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I remember when all this was offices. Great, imposing buildings full of people sweltering in the heat because just copying designs that work in London or Paris aren’t too much use here. But they certainly served their main purpose, that of being great slabs of Colonial Governance in the Heart of the City, vast square edifices from which the Rule of Civilisation and Law could spew forth. Because if Civilisation and Law don’t come from vast square buildings, how can you tell they exist?
They’re mostly gone now, along with the people. The fountains have dried up, the trees have died, and the buildings themselves fallen to ruin. A couple survive, of course, converted to office space and studded with Air Conditioning, but the grandly titled boulevards named for long-dead heroes now echo to the lost and stray, modern ghosts alongside the ancient ones. The tall windows hold a sorrow for the power and majesty that they have lost, and the vistas of feverish activity they no longer look out onto.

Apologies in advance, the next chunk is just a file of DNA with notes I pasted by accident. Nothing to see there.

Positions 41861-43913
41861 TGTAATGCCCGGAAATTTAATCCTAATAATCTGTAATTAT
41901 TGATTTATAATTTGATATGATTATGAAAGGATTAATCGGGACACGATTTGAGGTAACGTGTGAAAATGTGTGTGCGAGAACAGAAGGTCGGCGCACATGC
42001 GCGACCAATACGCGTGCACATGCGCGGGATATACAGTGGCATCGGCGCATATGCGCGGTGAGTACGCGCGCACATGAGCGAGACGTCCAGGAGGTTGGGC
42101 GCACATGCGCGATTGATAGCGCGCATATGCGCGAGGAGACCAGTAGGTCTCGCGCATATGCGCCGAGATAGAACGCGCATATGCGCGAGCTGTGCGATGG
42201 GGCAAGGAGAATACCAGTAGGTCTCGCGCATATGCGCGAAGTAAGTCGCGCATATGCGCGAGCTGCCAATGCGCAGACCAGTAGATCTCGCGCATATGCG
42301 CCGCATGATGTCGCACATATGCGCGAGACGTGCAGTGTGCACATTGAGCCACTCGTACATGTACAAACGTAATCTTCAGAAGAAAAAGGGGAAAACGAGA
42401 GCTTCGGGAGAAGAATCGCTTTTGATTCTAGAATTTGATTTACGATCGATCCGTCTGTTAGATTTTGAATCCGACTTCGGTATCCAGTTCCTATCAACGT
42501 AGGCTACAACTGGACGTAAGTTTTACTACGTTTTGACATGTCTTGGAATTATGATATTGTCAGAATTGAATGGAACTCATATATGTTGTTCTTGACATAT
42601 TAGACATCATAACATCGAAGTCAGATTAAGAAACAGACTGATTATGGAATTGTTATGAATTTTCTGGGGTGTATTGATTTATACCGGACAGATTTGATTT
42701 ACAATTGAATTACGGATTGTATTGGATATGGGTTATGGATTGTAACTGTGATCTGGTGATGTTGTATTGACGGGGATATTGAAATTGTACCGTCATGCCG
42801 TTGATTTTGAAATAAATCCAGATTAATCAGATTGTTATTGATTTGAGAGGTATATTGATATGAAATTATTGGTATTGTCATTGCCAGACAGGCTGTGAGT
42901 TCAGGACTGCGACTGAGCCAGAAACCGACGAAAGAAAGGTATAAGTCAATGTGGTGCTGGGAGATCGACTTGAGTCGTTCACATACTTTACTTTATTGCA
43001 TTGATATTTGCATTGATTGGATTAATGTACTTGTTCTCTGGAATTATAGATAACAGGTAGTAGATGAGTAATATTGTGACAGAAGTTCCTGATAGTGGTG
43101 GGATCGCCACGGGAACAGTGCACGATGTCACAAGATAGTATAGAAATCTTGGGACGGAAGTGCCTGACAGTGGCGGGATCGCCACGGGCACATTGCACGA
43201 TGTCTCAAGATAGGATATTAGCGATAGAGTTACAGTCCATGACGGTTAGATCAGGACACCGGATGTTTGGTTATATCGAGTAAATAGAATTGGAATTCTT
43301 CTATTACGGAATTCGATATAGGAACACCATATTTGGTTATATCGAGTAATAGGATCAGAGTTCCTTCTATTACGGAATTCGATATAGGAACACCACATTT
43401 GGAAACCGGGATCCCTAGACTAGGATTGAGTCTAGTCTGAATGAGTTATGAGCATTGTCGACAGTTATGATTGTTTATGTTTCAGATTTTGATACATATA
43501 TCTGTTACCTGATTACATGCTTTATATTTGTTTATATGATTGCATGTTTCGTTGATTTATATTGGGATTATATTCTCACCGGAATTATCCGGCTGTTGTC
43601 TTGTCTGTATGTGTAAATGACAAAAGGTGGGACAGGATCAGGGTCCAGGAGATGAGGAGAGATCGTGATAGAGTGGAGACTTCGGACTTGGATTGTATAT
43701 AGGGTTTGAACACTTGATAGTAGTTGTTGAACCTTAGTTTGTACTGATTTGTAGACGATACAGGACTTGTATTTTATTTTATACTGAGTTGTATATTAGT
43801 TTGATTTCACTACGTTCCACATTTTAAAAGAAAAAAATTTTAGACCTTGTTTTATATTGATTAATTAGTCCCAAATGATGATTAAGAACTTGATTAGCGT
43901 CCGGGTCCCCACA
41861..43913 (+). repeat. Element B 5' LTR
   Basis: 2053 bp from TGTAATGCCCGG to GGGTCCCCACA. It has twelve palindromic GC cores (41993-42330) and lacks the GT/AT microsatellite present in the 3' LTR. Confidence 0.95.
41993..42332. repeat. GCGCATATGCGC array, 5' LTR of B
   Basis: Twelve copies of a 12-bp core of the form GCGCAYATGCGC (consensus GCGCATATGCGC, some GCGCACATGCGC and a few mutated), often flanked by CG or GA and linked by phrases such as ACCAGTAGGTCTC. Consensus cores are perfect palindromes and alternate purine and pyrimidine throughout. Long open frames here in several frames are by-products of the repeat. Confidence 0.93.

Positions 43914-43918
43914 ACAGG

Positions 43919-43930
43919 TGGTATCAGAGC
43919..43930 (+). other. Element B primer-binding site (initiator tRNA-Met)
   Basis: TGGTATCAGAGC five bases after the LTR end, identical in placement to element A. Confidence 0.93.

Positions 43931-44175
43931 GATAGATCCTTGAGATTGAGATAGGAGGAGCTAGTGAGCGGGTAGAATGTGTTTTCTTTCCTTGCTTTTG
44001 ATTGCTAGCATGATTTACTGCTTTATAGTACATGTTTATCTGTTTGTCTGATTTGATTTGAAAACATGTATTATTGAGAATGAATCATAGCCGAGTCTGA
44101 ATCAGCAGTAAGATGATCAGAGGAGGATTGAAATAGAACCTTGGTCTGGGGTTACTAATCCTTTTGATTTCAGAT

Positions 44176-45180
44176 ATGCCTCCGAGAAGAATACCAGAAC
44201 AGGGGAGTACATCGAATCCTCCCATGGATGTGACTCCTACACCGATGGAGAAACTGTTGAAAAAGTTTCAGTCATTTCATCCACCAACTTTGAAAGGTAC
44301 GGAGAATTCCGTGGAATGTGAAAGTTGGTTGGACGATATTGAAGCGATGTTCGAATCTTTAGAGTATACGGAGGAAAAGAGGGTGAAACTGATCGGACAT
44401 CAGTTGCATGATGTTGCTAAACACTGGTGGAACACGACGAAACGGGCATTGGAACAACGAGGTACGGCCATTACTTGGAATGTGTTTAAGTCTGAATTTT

If it is possible to feel sorry for a building, I almost feel sorry for these forgotten stone soldiers who can never go home, and will never be accepted here. They stand as reminders of a darker past, a past hard-fought against, and a past they will never be free of, because it is not in their nature to be free. They stand defiant against the march of time, and of people, and Empires and Nations, and until they finally crumble to dust, no-one will ever love them again.
They are the last expressions of a Dead Empire, and no-one here will mourn them.